A whole ham can be the centerpiece of a range of special feasts, from Easter to Christmas, or just for a special Sunday meal. But while a well-prepared ham can be juicy and flavorful, a ham that isn’t reheated correctly can be dry and dull.
The secret to great ham? Read the label carefully and heat your ham in a way that brings out the best flavors without drying everything out.
Read the Label
Your first-grade teacher was right: Before you start anything, read the directions carefully. Your ham should have a label on it that tells you what kind of ham it is as well as how to cook or reheat it. The most important information you’re looking for? Does it say that your ham is “fully cooked,” or does it read: “cook before eating”?
Most hams come fully cooked: They’ve been soaked in brine and then either cured or boiled. This means that you can safely eat them right out of the package – though most people prefer to score, glaze and heat them before digging in.
Reheating Hams in the Oven
If you would like to cook your entire ham at once, place it in a roasting pan and add about a cup of liquid to the bottom, such as water, ginger ale, cola or stock. Set the oven to 325 degrees Fahrenheit and heat the ham until its internal temperature is 140 degrees F according to a food thermometer. This process takes approximately 10‒15 minutes per pound of ham, but checking your ham often with a food thermometer is the best course of action.
Just like other types of pork, resting your ham for 10_‒_15 minutes under a piece of aluminum foil will help redistribute its juices and improve the flavor before serving.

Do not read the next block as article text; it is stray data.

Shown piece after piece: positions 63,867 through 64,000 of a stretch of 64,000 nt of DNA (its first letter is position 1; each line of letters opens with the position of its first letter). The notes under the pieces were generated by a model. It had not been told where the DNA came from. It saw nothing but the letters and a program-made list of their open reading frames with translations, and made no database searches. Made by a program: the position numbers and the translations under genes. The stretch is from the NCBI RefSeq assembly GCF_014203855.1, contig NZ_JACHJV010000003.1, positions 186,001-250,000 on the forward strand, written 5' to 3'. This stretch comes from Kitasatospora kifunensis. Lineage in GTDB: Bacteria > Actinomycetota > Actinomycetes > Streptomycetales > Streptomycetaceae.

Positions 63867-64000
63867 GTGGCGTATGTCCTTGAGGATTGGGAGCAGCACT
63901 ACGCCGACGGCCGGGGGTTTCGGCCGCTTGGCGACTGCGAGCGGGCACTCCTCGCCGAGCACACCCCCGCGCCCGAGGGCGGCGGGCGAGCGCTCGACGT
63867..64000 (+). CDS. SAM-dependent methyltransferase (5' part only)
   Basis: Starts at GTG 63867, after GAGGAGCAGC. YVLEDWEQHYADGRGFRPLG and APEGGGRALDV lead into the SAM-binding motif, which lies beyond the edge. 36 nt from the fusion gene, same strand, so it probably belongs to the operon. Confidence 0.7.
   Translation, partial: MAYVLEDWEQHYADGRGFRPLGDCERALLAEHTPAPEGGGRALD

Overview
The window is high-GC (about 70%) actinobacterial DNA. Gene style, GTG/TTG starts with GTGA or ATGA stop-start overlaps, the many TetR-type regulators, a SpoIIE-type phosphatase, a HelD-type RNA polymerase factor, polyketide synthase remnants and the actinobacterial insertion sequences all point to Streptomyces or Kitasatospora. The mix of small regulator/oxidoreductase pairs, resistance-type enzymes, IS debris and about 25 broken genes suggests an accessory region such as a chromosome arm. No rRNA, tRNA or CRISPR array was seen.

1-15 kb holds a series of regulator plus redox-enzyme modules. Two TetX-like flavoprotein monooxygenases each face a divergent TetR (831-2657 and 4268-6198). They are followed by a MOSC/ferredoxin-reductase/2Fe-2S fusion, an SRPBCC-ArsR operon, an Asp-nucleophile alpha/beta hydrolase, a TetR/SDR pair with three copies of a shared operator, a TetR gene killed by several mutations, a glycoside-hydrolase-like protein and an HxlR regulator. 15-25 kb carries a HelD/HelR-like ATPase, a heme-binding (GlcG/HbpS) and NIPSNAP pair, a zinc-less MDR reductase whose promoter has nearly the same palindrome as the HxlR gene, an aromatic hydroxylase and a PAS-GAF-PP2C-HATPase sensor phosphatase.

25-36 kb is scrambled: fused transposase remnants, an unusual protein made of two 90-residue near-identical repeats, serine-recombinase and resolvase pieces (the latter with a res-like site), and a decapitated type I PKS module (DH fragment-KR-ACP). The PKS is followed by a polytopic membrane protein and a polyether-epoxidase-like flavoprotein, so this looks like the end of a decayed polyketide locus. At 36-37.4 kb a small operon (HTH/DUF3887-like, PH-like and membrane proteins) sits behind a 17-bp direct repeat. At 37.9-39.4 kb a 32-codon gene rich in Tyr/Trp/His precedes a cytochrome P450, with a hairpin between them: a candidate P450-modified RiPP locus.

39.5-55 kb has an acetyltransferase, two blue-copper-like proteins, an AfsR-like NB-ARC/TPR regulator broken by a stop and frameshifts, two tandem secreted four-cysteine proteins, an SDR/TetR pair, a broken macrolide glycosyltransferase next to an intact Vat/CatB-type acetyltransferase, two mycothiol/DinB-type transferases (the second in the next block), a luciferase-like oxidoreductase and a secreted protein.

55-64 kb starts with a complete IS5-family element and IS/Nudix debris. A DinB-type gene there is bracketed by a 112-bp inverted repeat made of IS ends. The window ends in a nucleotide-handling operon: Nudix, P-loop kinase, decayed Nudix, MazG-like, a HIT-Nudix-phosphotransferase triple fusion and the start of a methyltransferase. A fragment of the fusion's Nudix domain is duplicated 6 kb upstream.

Reheating Frozen Smoked Hams
If your ham is frozen, you’ll need to thaw it completely before reheating it. Thawing a ham in the refrigerator takes approximately five hours per pound of ham. Smaller hams will thaw in a day or two, while large, whole hams may take three days to thaw in the fridge. You can also thaw your ham more quickly on the countertop.
Reheating Spiral-Sliced Hams
Again, any type of smoked ham is already fully cooked and can be eaten cold right out of the packaging. If it’s a spiral-sliced ham, you can simply remove the amount you’d like to eat and heat it separately, either wrapped in aluminum foil in the oven or toaster oven, in the microwave, or in a skillet.
If you’d like to heat the entire spiral-sliced ham, do so carefully since it can dry out quickly – the spiraling makes the meat much easier to carve, but more difficult to reheat. Wrapping the ham in foil or placing it in an oven bag can help keep the meat moist, as can baking the ham upside-down.
Reheating Ham in Your Slow Cooker
If you have a large slow cooker or crock pot, you can reheat your smoked ham in it over the course of a day or overnight. Simply put about an inch of liquid in the bottom of the pan (anything from water to broth to ginger ale), place the ham inside, and set the slow cooker on high for 6‒8 hours.
Slow cookers take longer than the oven option, but they’re ideal for overnight preparation or a feast for which you need the oven to cook other dishes.
Scoring and Glazing a Smoked Ham
Scoring and glazing a ham can make it even more flavorful and delicious. Some hams come pre-glazed, while others need to be glazed and scored – the process of making shallow cuts into the ham so the glaze that seep into the meat.
To score your ham, simply take a sharp chef’s knife and cut parallel lines down the ham, about 1/3 inch deep and 1/3 inch apart. Then, turn the ham 90 degrees and score the ham in the opposite direction to create a criss-cross pattern.
To glaze your ham, first choose a glaze recipe and prepare it – popular ham glazes often include ingredients like honey, maple, brown sugar, mustard and pineapple. Then brush the glaze onto the surface of the ham before cooking it. You can also decorate your ham with garnishes like pineapples, cherries and whole cloves for added visual appeal and flavor.
Sarah Aswell is a freelance writer living in Montana.